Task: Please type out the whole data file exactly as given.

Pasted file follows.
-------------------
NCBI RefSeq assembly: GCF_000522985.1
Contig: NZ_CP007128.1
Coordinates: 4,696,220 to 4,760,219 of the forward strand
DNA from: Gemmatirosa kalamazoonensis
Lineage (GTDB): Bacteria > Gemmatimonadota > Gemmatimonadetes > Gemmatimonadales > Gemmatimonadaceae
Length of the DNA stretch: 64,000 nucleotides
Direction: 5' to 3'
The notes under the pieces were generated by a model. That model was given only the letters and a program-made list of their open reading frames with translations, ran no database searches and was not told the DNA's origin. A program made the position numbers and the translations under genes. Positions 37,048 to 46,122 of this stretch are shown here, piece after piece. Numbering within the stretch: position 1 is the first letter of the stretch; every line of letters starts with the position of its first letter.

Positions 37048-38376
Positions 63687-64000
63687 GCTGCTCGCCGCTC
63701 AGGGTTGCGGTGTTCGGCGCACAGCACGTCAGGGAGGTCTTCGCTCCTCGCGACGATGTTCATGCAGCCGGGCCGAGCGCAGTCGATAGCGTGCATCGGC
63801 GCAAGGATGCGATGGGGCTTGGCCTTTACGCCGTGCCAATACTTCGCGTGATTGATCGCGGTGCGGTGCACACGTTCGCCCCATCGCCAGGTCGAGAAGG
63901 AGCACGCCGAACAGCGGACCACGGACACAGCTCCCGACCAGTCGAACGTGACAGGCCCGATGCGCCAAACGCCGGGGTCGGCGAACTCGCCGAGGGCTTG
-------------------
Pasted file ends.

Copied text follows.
NCBI RefSeq assembly: GCF_000522985.1
Contig: NZ_CP007128.1
Coordinates: 4,696,220 to 4,760,219 of the forward strand
DNA from: Gemmatirosa kalamazoonensis
Lineage (GTDB): Bacteria > Gemmatimonadota > Gemmatimonadetes > Gemmatimonadales > Gemmatimonadaceae
Length of the DNA stretch: 64,000 nucleotides
Direction: 5' to 3'
The notes under the pieces were generated by a model. That model was given only the letters and a program-made list of their open reading frames with translations, ran no database searches and was not told the DNA's origin. A program made the position numbers and the translations under genes. Positions 37,048 to 46,122 of this stretch are shown here, piece after piece. Numbering within the stretch: position 1 is the first letter of the stretch; every line of letters starts with the position of its first letter.

Positions 37048-38376
Positions 63687-64000
63687 GCTGCTCGCCGCTC
63701 AGGGTTGCGGTGTTCGGCGCACAGCACGTCAGGGAGGTCTTCGCTCCTCGCGACGATGTTCATGCAGCCGGGCCGAGCGCAGTCGATAGCGTGCATCGGC
63801 GCAAGGATGCGATGGGGCTTGGCCTTTACGCCGTGCCAATACTTCGCGTGATTGATCGCGGTGCGGTGCACACGTTCGCCCCATCGCCAGGTCGAGAAGG
63901 AGCACGCCGAACAGCGGACCACGGACACAGCTCCCGACCAGTCGAACGTGACAGGCCCGATGCGCCAAACGCCGGGGTCGGCGAACTCGCCGAGGGCTTG